What Drug Companies Don’t Want You to Know
Several years ago, I went to the doctor feeling tired and stressed out and after a 10-minute visit came home with a prescription for brupopion (brand name Wellbutrin). The doctor and I didn’t discuss possible side effects, alternatives, or many other aspects of my health. It turned out Wellbutrin was briefly removed from the market shortly after its release because it was causing seizures. Back on the market again, its common side effects include anxiety, insomnia and nightmares, and it’s associated with "serotonin syndrome," which could result in rapid heart rate and muscle spasms. Fun.
Wellbutrin is just one of dozens of anti-depressants and one of thousands of prescription drugs on the market that contribute to a more than $210 billion industry in the U.S. With alarming news about potentially fatal side effects, direct consumer advertising, hundreds of infomercial websites, out-of-control prescription drug prices and new environmental concerns, it can be hard to get a grasp on which remedies are the most effective and safe.
Drug Companies Rule
According to Dr. Sidney Wolfe, director of the health research group at Public Citizen, it takes years once a drug is on the market for all of its adverse effects to surface.
But the industry argues that the current drug approval process is more than adequate and the safety record of prescription drugs in the U.S. unbeatable. It can take up to 15 years for a drug to go through the Food and Drug Administration (FDA) approval process, which has "tough, uncompromising rules," according to Jeff Trewhitt, a spokesperson for the Pharmaceutical Research and Manufacturers of America (PhRMA).
Once a drug is on the market it can be advertised without FDA approval. Chances are you’ve seen ads for drugs that curb obesity, baldness or allergies. IMS Health, a pharmaceutical consultant, reports that drug companies spent a total of $16.4 billion on advertising and promotions in 2001.
In 2000, Merck spent more on advertising for Vioxx, an anti-arthritis drug, than Pepsico spent advertising Pepsi, according to the National Institute for Health Care Management (NIHCM). NIHCM also reports that since the FDA relaxed ad regulations in 1997, at least 45 drug ads have been issued "notices of violation" for failing to be accurate and disclose side effects.
Further, pharmacology training in medical school is limited. "Physicians are overwhelmed by the thousands of drugs on the market," says Arthur Levin, director of the Center for Medical Consumers, an advocacy and education organization. When you don’t have enough time to do your own research, it’s easy to let sales representatives do your homework for you, he says.
The average price for the 50 best-selling prescriptions is more than $70, according to NIHCM. Of the 50 drugs most often used by seniors, the average price for a year’s supply of a single drug was $1,070 in 2002. Elderly people require an average of 30 prescriptions a year, which heats up any debate about Medicare.
What’s in the Water?
Every time you swallow a pill, some of that medicine follows a circuitous path through your intestines, down the toilet, through the sewage treatment plant (where it is often resistant to processing), and into the nearest river or lake, where it is eventually tapped again for public drinking water.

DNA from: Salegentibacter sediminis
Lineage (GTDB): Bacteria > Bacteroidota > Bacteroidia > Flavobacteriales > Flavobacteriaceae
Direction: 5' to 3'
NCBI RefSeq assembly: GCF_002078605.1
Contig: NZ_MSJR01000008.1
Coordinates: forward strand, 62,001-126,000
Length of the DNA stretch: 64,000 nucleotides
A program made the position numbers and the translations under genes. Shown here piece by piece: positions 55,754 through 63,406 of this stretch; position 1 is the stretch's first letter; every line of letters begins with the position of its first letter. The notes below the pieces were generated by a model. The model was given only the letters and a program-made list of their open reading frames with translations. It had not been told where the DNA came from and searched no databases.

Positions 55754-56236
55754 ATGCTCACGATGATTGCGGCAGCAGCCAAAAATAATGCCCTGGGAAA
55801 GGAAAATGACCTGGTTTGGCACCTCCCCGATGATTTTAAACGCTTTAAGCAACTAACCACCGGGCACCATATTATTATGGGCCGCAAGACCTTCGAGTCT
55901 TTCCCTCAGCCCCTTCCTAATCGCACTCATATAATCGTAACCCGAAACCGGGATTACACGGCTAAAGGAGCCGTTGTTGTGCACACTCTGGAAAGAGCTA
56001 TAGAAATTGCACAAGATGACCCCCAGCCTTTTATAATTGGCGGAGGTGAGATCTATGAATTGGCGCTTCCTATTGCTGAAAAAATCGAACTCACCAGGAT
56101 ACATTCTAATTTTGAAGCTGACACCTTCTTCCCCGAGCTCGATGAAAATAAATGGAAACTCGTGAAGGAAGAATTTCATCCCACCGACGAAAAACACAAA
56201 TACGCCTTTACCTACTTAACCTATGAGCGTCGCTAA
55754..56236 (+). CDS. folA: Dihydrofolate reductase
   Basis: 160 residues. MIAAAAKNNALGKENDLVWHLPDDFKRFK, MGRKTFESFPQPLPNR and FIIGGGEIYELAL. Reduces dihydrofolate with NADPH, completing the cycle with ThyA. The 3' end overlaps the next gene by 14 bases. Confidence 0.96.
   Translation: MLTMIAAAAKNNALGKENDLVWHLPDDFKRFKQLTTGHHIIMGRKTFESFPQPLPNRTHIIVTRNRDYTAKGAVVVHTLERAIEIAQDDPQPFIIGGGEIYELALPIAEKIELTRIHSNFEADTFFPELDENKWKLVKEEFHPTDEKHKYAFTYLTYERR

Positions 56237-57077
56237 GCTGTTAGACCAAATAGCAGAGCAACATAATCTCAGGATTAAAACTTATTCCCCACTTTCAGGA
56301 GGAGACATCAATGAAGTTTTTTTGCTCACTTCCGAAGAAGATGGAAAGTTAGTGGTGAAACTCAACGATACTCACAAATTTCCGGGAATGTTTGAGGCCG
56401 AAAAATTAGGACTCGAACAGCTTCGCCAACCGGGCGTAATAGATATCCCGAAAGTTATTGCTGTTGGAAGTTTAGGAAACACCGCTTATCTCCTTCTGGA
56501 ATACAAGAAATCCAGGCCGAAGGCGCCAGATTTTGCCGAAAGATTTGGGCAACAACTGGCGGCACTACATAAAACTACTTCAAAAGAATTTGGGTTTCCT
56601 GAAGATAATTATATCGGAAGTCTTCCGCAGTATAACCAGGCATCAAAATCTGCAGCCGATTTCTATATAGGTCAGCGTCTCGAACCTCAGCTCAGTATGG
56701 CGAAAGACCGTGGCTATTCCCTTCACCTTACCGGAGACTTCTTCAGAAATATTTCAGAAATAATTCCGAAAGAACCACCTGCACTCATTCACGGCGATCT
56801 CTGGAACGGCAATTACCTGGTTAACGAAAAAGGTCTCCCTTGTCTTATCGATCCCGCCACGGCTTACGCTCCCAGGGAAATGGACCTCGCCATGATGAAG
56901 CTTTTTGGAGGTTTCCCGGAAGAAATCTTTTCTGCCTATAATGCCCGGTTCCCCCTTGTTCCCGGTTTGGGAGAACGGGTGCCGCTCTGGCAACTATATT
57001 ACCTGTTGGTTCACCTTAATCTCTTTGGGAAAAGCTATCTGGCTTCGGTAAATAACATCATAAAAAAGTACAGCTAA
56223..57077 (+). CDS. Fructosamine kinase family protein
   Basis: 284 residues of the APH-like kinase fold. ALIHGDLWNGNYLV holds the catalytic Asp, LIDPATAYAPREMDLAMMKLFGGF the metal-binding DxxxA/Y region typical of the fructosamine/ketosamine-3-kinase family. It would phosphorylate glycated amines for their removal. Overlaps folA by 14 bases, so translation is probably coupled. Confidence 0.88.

According to EPA chemist Christian Daughton, new technologies now allow scientists to detect extremely low levels of drugs in water. Antibiotics and steroids are most commonly found, but studies have also targeted anti-depressants. While the effects on human health are not yet a serious concern, new studies show that aquatic organisms may be at risk. Antibiotics may make some species more resistant to pathogens, steroids can interfere with reproductive processes, and anti-depressants may make fish more likely to succumb to predation. "Drugs could also have synergistic interactions, but little is known about it," says Daughton. There are no regulations on levels of residual drugs in water.
Daughton envisions a "green pharmacy," in which drug companies take responsibility for the lifecycle of their products. Instead of flushing unused drugs down the toilet, one day you may be able to send them back to the pharmacy or manufacturer for proper disposal. Maine recently proposed legislation for a drug take-back program similar to those in Europe and Canada.
Fluoxetine, Selexa, Celexa, Zyvox and Vioxx. Wading through drug names and trying to understand which concoction can help you feel better or lower your cholesterol is like being an English speaker trying to make your way through rural China without a translator.
Your doctor would be a logical interpreter. However, according to Levin, studies show that patients generally only get a smidgen of the information they need about medications from their physicians. If you look to the Internet for help, it’s often hard to tell the promotional material from an unbiased review. One good source of information is Public Citizen’s book, Worst Pills, Best Pills, which evaluates more than 450 of the most commonly prescribed drugs. The latest edition of Worst Pills, Best Pills lists 160 drugs as "do not use," because there is either a lack of evidence that they are effective or they are deemed less safe than an alternative. An abbreviated version of the book is online at www.worstpills.org.
If you are considering herbal supplements as an alternative to prescription drugs, you"ll still have to diligently read labels and warnings, and ask your doctor about drug interactions. "Just because something is an herbal supplement, does not mean it is safe," says Dr. Robert Bonakdar of the integrative medical clinic at Scripps in San Diego.
There is no getting around the fact that some illnesses require prescription therapy. But next time you go to the doctor, ask some pointed questions.
TASHA EICHENSEHER is a Yale graduate student who reads pill labels.